CEDAR RAPIDS — Coe’s Taylor Mehmen said the last four years have passed quickly.
During that time, he has developed into an All-America wrestler and an accomplished physics student. Mehmen said he has enjoyed it so much that he’d be willing to do it four more years.
“It’s flown by for me,” Mehmen said. “I’ve loved every single day of it, but it’s coming to an end. I’m ready to put it all out there.”
Mehmen begins his final postseason march at the NCAA Division III Lower Midwest Regional wrestling tournament this weekend at Flag Fives Center in Dubuque. Action for the two-day event begins Saturday at 1 p.m.
Fifth-ranked Coe is one of six programs in the 18-team field that includes top-ranked Loras, No. 2 Wartburg, No. 14 North Central (Ill.), 20th-ranked Luther and No. 25 Dubuque. The top three wrestlers at each weight advance to the national tournament March 13-14 here at the U.S. Cellular Center.
“I’m really excited,” Mehmen said. “I’ve got a lot to look forward to, a really good team behind me and good coaches. I can’t ask for more than that.”
Mehmen is in a stacked weight class. Three of the 20 ranked wrestlers in the regional are at 197. He is ranked second nationally. Loras’ Guy Patron is ranked No. 1 and Wartburg’s Kobe Woods is third. North Central’s Ben Bergen is another top contender.
“Just going into it like any other tournament,” Mehmen said. “You can’t really prepare for it other than doing it throughout the year, having tough matches every single match.
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“It’s going to be the same preparation as always and going into it, wrestling as hard as I can.”
Coe Coach John Oostendorp noted last year’s regional had a deep bracket with up to seven potential qualifiers.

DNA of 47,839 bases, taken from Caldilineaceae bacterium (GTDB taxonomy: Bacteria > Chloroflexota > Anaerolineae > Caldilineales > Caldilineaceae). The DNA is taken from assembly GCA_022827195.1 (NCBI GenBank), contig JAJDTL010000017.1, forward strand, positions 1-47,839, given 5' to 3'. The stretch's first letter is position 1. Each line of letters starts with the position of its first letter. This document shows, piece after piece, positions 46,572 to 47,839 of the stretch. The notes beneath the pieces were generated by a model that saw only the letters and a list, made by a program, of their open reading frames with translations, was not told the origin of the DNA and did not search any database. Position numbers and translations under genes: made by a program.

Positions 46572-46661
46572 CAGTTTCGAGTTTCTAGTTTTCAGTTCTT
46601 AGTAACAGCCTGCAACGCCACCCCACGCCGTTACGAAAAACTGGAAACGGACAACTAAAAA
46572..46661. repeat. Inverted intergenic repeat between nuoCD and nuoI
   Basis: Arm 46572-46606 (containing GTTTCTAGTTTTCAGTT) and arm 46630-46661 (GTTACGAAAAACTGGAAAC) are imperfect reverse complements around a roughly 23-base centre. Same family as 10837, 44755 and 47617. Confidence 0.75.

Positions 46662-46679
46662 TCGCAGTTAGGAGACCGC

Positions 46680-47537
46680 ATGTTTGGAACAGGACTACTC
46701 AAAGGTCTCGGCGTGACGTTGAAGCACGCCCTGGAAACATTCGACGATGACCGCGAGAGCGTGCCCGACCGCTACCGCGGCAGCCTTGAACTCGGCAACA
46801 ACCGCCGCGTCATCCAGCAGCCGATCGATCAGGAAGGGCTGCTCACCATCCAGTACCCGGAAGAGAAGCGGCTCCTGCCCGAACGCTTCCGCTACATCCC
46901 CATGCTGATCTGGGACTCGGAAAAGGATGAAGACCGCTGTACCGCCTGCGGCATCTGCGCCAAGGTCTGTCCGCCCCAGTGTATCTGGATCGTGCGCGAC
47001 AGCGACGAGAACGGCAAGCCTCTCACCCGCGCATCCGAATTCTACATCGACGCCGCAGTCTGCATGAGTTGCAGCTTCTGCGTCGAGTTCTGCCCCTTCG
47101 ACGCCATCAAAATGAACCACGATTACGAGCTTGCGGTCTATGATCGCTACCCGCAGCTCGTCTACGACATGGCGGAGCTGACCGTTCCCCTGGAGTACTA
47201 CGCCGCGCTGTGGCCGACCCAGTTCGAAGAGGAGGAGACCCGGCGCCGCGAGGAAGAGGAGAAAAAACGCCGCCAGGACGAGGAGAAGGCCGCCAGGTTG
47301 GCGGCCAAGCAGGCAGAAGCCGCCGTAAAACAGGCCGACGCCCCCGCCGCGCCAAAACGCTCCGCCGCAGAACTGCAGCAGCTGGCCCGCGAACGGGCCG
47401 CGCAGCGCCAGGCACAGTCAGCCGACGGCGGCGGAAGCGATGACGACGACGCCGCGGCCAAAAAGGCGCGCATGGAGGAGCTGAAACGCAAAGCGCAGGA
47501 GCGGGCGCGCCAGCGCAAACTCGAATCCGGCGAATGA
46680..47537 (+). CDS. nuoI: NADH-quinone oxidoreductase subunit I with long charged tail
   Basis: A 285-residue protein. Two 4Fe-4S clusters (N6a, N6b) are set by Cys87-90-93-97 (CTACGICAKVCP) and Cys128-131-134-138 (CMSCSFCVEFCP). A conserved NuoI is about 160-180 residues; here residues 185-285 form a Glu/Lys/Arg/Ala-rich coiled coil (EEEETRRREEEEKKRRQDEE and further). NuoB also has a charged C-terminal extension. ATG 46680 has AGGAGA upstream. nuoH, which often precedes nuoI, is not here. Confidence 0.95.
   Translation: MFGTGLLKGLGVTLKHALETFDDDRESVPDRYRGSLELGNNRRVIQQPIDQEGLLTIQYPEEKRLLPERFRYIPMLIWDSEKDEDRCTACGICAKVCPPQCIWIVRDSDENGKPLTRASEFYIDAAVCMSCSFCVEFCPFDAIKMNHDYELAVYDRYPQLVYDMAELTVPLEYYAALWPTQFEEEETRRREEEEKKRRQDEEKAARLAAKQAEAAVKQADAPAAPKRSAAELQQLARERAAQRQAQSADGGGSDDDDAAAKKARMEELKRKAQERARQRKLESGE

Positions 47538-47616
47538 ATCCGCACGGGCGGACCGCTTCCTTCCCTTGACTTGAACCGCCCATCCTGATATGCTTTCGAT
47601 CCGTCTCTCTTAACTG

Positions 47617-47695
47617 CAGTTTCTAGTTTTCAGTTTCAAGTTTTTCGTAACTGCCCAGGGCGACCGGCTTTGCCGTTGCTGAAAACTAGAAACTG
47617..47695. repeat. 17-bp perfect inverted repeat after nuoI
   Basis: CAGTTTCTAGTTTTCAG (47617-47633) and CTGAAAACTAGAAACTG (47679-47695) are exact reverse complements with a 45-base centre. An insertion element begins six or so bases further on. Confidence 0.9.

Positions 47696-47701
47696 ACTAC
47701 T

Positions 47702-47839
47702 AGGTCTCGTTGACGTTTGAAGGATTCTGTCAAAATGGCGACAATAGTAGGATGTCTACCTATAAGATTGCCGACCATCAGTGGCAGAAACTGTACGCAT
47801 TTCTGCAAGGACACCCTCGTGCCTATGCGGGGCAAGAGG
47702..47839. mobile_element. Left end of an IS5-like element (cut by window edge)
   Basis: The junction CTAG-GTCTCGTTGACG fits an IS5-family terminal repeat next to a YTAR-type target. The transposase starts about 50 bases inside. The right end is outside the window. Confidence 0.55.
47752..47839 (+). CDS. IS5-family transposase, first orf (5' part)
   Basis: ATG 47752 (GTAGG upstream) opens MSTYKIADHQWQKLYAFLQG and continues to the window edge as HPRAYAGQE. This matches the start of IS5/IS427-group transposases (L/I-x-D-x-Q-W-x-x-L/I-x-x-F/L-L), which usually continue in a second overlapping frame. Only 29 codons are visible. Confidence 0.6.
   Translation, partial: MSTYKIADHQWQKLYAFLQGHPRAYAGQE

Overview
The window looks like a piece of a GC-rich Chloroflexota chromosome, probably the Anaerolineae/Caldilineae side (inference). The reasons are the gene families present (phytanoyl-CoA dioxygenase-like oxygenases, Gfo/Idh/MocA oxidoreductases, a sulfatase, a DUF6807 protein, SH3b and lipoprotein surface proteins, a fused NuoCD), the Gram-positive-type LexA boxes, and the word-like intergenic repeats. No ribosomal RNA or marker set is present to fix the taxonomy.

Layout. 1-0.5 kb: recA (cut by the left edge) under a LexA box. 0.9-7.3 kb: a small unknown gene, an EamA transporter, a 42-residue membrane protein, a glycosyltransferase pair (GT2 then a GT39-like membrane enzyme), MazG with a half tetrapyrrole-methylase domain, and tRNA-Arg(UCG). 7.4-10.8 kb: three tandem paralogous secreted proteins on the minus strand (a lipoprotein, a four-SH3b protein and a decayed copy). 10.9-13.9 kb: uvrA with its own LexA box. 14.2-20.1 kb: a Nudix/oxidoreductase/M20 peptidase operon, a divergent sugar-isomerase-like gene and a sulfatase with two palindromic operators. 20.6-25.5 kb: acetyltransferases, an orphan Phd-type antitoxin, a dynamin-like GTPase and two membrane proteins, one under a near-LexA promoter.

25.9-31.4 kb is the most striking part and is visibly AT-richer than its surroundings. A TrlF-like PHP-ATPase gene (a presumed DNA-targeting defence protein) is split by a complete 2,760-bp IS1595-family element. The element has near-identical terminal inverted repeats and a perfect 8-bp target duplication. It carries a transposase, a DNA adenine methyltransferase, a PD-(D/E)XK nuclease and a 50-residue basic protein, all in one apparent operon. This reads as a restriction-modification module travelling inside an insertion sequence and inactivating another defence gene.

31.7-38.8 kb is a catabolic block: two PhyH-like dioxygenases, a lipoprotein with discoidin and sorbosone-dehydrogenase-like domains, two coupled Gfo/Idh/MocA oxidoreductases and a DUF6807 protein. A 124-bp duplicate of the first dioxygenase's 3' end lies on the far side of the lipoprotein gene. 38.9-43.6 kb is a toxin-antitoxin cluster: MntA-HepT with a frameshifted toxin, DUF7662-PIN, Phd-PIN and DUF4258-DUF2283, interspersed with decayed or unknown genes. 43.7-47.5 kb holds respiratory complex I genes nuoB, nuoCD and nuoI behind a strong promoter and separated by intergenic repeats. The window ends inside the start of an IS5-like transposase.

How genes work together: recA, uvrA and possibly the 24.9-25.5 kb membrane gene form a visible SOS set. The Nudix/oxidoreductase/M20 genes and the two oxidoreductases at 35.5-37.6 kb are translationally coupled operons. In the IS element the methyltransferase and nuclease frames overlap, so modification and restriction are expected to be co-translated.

“I think he’s prepared,” Oostendorp said. “Everything he does, he does with very high standards, whether it’s academically or athletically. That’s why he has had such success in both areas.”
Oostendorp described Mehmen as one of the mentally toughest wrestlers he has coached. He recalled how Mehmen demonstrated that trait from the first day in the Kohawks’ practice room and how his daily work ethic elevated him to new heights.
“He’s physically and mentally tough as a competitor, but also he just does not allow his emotions to get the better of him,” Oostendorp said. “He keeps things in perspective and he deals with the pressure of competition to where he is confident in himself and what he is capable of doing.
“As far as physically in practices, how hard he can push his body and mind, he is at an elite level.”
Mehmen earned All-America honors last year, placing fifth at 197, and owns 74 career victories at Coe. He was also a state finalist and two-time state medalist for Cedar Rapids Prairie. Toughness had to pick up the slack when his technique wasn’t enough.
“I wasn’t as always good at wrestling as I am now,” Mehmen said. “It came through working harder and harder. I finally started to master some of my craft.
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“Now, it has gotten to the point it that’s my lifestyle. Every day I try to work as hard as I can. It kind of improves upon itself and it is just normal for me.”
Oostendorp said Mehmen made consistent gains in the room and his workout partners — including the Kohawks coach and former Iowa All-America heavyweight — can attest to his mentality that fuels a relentless drive in practice. Mehmen’s leadership will leave some big shoes to fill next season.
“I said it before practice a month ago,” Oostendorp said. “Who are going to be the guys that are going to set the tone in the room the way Taylor does when he’s gone? I challenged the guys about that.”
One goal has been on Mehmen’s mind for an entire year. He has been waiting for this opportunity and a final chance to cap his career with a national title in Cedar Rapids.
“That is all I’ve looked to all season and ever since the end of last year,” Mehmen said. “It’s all I’ve trained for. That is where my sights are.
“This weekend is one of the steppingstones for that and just go out there and try my best.”
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